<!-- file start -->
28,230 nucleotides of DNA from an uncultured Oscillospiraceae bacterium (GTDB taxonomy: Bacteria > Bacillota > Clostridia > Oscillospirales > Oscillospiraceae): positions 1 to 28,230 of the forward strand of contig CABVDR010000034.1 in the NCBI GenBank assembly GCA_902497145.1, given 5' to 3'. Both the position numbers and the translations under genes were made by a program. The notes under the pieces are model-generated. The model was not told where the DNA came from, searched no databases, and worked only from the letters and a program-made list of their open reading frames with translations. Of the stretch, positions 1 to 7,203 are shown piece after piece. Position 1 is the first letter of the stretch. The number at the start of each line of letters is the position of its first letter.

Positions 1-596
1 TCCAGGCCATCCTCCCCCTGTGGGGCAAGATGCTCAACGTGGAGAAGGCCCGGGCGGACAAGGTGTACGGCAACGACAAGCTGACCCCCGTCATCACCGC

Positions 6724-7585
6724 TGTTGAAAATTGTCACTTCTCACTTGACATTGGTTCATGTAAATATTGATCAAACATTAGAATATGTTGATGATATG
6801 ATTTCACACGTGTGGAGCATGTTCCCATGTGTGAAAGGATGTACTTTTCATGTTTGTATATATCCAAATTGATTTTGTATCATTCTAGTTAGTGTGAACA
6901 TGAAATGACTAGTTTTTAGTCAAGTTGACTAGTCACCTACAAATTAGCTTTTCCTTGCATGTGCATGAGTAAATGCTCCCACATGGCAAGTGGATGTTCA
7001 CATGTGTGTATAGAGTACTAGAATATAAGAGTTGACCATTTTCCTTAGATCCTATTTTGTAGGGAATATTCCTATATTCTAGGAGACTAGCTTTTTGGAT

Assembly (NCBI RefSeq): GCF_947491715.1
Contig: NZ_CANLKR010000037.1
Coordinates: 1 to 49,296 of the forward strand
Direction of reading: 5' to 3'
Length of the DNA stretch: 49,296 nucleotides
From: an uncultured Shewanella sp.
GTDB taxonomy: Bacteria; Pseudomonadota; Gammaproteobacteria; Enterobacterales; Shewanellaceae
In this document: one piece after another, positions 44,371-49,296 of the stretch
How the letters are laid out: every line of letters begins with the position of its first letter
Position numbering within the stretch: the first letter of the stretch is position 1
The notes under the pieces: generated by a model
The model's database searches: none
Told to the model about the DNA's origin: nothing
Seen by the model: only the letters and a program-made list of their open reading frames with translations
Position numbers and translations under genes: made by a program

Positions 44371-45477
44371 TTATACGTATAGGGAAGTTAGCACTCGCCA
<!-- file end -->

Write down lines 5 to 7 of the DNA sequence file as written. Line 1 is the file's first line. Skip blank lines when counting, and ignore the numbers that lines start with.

6724 TGTTGAAAATTGTCACTTCTCACTTGACATTGGTTCATGTAAATATTGATCAAACATTAGAATATGTTGATGATATG
6801 ATTTCACACGTGTGGAGCATGTTCCCATGTGTGAAAGGATGTACTTTTCATGTTTGTATATATCCAAATTGATTTTGTATCATTCTAGTTAGTGTGAACA
6901 TGAAATGACTAGTTTTTAGTCAAGTTGACTAGTCACCTACAAATTAGCTTTTCCTTGCATGTGCATGAGTAAATGCTCCCACATGGCAAGTGGATGTTCA